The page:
Shootings in Calgary this year are at numbers the city hasn’t seen since 2015.
The city’s gang violence problem was more pronounced seven years ago. Now, city police are seeing different gang dynamics and different trends in gun acquisition — but the job left to police remains the same.
Calgary has seen 124 shootings in 2022, around 30 per cent more than last year’s shootings and more than 70 per cent above the five-year average.
From the beginning of the year up until Dec. 22, Calgary recorded 14 shooting deaths and 42 shooting-related injuries.
The first shots were fired on the afternoon of Jan. 6 in Sunalta and every quadrant of the city has been touched by gunfire since.
“One of these is one too many,” Calgary Police Service chief Mark Neufeld told Global News.
The police chief says despite violence reaching 2015 levels when there was “relatively open gang violence” in Calgary, that’s not driving shootings in 2022.
A disproportionate number of the gunfire is linked to a small number of criminals.
“We have over 1,000 prolific offenders that are out in our community that are prone to violence. That is a lot of people that we have to monitor,” Supt. Cliff O’Brien said.
In the case of shootings, O’Brien said prolific offenders can be characterized as people who are arrested for a violent crime or having a gun, are released a short while later on court-ordered conditions, only to be arrested again with another gun.
“When we see those types of people, we know that they’re probably not going to suddenly change on their own and they need some extra attention from the police,” the community policing superintendent said.
One type of “extra attention” they get are what police call directed patrols: when officers from the violent crime suppression team go to the home of those released on court orders.
In other words: an unexpected house call from police.
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“We will see people not abiding by (court-imposed conditions) and we’ll see all kinds of excuses why they’re not,” Insp. Jodi Gash said.
“We put them back before the courts and cross our fingers that they get held, because that’s the only time that we actually can rest assured that person’s not going to shoot someone.”
Court-ordered conditions can include prohibitions on having firearms or other weapons, curfews, travel restrictions and forbidding association with certain individuals.
But there’s an opportunity cost for the directed patrols. When officers are checking in on previous offenders, those officers are unable to do other policing.
And because police are unable to be in all places at all times, they’re asking for increased assistance from Calgarians in light of the rise in gun violence.
“Without the community, we actually can’t solve the crimes that we want to be solving,” said Gash, who works in the organized crime and offender management section.
O’Brien said video evidence from security cameras or dashcams is invaluable.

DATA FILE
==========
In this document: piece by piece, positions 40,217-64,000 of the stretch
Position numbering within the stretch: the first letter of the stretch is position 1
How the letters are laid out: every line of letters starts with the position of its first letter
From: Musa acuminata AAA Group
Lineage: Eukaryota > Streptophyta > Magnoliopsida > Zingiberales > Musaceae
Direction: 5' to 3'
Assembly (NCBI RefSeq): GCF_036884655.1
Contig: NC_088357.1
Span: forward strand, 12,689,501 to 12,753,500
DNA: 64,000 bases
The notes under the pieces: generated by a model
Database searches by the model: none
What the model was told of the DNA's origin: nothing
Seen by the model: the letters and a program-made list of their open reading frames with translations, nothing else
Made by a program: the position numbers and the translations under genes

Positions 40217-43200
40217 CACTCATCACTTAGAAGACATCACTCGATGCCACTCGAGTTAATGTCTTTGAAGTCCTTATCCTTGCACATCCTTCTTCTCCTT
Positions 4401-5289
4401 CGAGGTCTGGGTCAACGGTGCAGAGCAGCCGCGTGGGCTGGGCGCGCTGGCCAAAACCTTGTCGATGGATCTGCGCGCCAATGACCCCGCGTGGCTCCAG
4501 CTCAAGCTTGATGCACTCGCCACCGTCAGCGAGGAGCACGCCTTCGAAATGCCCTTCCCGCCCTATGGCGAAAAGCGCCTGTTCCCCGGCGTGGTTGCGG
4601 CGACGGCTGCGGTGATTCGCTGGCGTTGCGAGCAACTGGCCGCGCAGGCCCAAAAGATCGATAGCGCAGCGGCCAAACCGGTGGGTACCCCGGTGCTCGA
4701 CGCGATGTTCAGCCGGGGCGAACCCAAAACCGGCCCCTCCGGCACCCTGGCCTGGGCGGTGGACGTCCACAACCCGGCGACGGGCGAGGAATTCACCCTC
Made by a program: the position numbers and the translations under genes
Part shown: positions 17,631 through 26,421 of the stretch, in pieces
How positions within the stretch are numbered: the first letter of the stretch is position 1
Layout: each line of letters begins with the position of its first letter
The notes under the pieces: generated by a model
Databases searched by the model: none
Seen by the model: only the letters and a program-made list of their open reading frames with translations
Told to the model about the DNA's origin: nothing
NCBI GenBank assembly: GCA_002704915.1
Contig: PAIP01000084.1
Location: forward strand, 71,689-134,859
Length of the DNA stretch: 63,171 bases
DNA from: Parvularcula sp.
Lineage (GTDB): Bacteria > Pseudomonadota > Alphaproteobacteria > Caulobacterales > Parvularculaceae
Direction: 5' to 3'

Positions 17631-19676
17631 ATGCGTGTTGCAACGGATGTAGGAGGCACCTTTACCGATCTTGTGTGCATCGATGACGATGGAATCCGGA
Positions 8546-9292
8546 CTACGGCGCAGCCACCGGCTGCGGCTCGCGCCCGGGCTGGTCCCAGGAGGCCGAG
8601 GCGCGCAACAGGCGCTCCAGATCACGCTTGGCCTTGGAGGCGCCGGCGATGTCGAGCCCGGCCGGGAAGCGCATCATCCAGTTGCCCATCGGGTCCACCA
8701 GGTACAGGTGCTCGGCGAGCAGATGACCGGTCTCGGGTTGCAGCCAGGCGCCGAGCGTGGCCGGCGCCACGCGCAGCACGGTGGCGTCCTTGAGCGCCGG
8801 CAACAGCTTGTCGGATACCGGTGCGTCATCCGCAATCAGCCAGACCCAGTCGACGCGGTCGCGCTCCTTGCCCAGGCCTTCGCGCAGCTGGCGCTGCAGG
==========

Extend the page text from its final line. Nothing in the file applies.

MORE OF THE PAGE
“We need witnesses. We need people to come forward and tell us what they saw,” he said.
Part of that community help can include family members providing police with information about suspicious activity or items they see in the home.
“I can appreciate that people are going to find it difficult to call in if there’s something suspicious with their children,” Gash said. “People find it difficult if they fear retribution… from an opposing group or are just afraid to call.
“But to me, that’s not an excuse. We have ways people can offer that anonymously – Crime Stoppers is an incredible resource that anybody can call into.”
Information from everyday Calgarians can be invaluable in stopping shootings, too, O’Brien said.
“They have been stopped because somebody has phoned us early and we’ve been able to respond and deal with those suspicious individuals. And there was no doubt of that, thanks to the community support and giving us that information that we stopped a shooting, potentially a murder,” he said.
CPS members were able to rapidly respond to one such tip recently.
“As recently as November, we had a situation where (a member of the) community assisted us with some knowledge that was in the community about a shooting that was going to take place,” Gash said.
“Arrests are made in busy nice restaurants where families are out, there’s children in the restaurant, both people are arrested with firearms on their person after a brief foot chase. Both offenders were on court-ordered conditions, one of which was in possession of three firearms only two months prior.”
New methods for organized crime
Police have linked one-quarter of the shootings to organized crime — but what that looks like is slightly different than before.
“If we go back to 2015-ish, we would see crime groups that were in conflict with each other and they were fairly well-defined — smaller numbers of people with more of a hierarchy in these groups — and we’re not seeing that anymore,” Gash said.
“We’re seeing very fluid groups where we’re seeing conflict that happens between groups and then also within groups when there’s conflict within them.”
Kelly Sundberg, a criminologist professor at Mount Royal University, recently attended the annual American Society of Criminology conference in Atlanta, Georgia, where the changing nature of organized crime was a “major topic.”
“There is a growing body of research and a lot of criminologists that are looking at how COVID and the social isolation and the social restrictions that occurred around the world as a result of COVID have changed organized crime activity as well — especially localized organized crime activity — among younger men,” Sundberg told Global News, noting the pandemic’s impact on the sociology of crime.
“This isn’t unique to Calgary. This is a global issue.”
Gash noted a “fairly consistent” upward trend in shootings connected to organized crime, a trend seen by other police services such as in B.C.’s Lower Mainland, Toronto and other parts of Ontario.
People involved in organized crime often travel around the country, “always looking for opportunistic ways to take over different drug territories.”
But the organized crime inspector said the motivations for the shootings remain largely the same: financial greed around selling and distributing illegal drugs supersedes any previous allegiances. There’s also more internal conflict.
“We see fighting between people where they would be aligned before.”
People involved with organized crime are stepping up their strategies and technology, as well. Police are coming across GPS jammers and the hidden compartments inside vehicles.